BY VARAIDZO MUDEWAIRI/CATHERINE MUCHIRI
WOMEN activists have decried the low number of female representation in the March 26 by-elections, saying this hinders progress in achieving the 50/50 gender representation quota as stipulated in the Constitution.
Statistics from Wednesday’s nomination court showed that out of the 46 candidates duly nominated to contest for parliamentary seats in Harare, only six were female.
There are also fewer female candidates in local government elections compared to their male counterparts.
Since the adoption of the 2013 Constitution, Zimbabwe has had a legislated quota of 60 seats distributed among parties on a proportional representation (PR) basis.
Article 17 of the Constitution provides for equal representation of women and men in all areas of decision-making, but local government is presently not included in the constitutional quota.
Women’s Coalition of Zimbabwe alternate leader in the humanitarian cluster, Rita Nyamupinga yesterday told NewsDay that women were not contesting for elective office because several factors militated against their participation.
“Women face more issues than their male contestants during elections, which discourages them from participation. For instance, political parties shun female candidates citing party manifestos and voters that do not want to be led by women,” she said.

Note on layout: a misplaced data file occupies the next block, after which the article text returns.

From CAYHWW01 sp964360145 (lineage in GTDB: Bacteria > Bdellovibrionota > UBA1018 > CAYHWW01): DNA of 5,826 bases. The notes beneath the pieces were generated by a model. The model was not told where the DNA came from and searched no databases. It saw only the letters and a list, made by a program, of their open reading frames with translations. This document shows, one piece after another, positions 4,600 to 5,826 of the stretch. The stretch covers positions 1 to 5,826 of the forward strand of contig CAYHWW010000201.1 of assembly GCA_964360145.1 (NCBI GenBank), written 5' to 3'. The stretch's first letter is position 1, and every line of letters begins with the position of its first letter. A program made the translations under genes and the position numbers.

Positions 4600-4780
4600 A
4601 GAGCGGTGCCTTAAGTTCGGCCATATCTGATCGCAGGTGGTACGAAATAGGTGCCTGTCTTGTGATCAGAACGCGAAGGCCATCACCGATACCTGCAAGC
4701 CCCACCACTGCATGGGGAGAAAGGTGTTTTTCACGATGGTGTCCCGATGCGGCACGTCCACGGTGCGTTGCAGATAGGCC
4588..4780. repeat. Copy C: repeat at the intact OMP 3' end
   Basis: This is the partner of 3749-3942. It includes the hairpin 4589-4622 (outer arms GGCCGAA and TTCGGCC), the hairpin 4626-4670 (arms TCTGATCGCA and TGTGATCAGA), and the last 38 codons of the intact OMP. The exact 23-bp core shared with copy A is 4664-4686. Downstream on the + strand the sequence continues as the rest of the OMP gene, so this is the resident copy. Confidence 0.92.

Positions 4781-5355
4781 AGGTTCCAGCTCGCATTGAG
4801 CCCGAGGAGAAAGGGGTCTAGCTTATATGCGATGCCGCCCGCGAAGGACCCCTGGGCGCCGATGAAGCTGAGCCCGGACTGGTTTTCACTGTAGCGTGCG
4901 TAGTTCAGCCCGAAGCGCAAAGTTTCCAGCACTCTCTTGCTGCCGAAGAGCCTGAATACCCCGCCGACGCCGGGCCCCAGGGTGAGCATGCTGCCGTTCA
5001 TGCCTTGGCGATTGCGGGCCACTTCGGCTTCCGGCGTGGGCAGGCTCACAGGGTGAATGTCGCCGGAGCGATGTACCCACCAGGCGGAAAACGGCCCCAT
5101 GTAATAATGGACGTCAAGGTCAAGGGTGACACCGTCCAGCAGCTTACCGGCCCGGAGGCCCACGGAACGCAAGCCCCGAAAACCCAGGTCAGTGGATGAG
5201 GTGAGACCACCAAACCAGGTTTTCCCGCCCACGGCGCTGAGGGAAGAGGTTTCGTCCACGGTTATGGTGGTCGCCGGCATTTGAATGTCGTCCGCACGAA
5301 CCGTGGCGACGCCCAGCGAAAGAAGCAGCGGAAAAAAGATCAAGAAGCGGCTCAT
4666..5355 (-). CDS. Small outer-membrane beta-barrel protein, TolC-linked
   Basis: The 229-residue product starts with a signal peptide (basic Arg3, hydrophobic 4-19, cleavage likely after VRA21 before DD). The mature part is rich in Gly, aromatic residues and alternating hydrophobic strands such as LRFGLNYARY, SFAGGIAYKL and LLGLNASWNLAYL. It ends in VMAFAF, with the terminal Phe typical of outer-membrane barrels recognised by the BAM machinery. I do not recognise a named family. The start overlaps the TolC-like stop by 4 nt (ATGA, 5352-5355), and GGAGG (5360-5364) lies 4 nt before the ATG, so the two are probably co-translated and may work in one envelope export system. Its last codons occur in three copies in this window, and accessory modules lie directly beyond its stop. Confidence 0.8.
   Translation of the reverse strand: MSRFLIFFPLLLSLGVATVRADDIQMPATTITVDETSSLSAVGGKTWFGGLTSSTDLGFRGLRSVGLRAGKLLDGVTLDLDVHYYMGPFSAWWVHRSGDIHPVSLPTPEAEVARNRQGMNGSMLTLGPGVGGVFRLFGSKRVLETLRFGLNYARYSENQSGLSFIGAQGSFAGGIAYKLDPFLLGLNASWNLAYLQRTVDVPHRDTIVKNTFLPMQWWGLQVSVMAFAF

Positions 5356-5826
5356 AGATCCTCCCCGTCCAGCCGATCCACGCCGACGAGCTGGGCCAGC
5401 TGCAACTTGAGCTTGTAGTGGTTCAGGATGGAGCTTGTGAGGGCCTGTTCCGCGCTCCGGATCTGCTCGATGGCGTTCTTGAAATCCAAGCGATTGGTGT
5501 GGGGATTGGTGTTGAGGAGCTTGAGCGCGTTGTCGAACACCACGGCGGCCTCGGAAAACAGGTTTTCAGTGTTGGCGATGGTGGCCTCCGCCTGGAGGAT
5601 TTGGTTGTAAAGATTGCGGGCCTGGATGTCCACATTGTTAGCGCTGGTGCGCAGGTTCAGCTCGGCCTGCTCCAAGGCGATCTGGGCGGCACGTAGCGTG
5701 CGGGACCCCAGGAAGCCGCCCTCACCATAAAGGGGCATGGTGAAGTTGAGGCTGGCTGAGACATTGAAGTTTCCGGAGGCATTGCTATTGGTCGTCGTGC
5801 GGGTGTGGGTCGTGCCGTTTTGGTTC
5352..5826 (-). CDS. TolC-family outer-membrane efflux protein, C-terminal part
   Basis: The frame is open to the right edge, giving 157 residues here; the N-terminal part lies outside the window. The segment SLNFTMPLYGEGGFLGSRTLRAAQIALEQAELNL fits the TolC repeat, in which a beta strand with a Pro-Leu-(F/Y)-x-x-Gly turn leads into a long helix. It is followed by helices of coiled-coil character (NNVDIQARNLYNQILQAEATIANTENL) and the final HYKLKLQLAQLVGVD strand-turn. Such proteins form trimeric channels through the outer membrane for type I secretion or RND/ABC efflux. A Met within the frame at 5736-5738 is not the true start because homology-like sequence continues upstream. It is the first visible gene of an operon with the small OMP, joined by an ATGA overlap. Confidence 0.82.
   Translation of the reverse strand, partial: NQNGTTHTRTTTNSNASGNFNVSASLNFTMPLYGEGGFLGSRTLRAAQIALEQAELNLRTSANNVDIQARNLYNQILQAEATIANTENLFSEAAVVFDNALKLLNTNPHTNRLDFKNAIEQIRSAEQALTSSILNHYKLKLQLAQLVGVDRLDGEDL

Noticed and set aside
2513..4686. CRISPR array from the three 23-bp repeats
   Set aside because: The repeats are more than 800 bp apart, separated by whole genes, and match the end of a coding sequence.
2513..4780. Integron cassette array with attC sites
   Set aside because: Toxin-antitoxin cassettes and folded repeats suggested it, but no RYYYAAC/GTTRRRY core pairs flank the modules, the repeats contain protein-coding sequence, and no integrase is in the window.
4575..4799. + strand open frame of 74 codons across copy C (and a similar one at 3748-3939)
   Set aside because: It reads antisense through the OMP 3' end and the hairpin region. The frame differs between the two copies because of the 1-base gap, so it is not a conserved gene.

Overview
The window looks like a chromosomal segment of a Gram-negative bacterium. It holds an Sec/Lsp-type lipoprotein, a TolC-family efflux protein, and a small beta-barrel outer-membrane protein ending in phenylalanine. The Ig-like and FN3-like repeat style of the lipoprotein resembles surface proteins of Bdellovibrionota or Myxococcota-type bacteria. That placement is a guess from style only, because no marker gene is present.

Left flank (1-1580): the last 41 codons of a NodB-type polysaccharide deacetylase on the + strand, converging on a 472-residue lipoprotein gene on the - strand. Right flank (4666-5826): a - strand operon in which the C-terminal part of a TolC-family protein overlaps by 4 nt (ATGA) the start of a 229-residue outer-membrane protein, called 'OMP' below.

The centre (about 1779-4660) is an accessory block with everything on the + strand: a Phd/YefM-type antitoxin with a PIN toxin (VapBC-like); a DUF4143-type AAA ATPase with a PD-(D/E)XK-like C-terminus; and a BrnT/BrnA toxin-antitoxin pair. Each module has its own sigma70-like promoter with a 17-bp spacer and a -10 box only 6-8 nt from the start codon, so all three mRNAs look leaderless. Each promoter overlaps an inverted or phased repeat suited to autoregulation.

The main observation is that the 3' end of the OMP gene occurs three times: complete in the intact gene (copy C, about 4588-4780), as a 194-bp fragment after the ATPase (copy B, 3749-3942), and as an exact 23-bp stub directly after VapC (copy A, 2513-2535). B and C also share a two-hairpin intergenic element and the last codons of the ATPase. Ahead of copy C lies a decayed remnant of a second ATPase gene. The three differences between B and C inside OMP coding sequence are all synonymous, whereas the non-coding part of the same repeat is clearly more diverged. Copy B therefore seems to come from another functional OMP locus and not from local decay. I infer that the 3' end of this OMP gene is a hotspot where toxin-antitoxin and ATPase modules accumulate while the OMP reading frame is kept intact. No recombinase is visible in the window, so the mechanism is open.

“The political environment is also marred with violence, which is not safe for women. Women were sometimes exposed to physical, sexual and psychological harm.”
Nyamupinga said cultural values also hindered women from participating in elections as they were not allowed to rule over men.
“Availability of resources also hinders women from participating in elections. Electoral campaigns need resources in order for the society to identify a contestant. Thus with many women being not financially geared to fund campaigns, many of them fail to qualify for grassroots elections and other positions in the long run,” she said.
Nyamupinga said political parties should follow the dictates of the Constitution.
“Security should also be increased to ensure safety, especially during election periods,” she said.
Parliamentary Women’s Caucus deputy chairperson Sibusisiwe Bhuda Masara said women should be encouraged to participate in politics.
“Women only need to get followers as they have an advantage of being the majority population (52%) in the country. If women support each other, they elect themselves in substantive positions of authority,” she said.
Women’s Action Group director Ednah Masiyiwa said a lot of work needed to be done to empower women to participate in politics.
“Most women in politics are being hindered from reaching their full potential due to impediments like violence. Women have been tolerating violence due to lack of economic empowerment,” she said.
“WAG has now come up with strategies to train and empower women economically through the Building Bridges Movement which was rolled out in 2019 in partnership with Womankind Worldwide.”
Piyumi Samaraweera from Womenkind Worldwide said women’s groups needed to partner each other to capacitate females to enter into politics and take part in economic activities.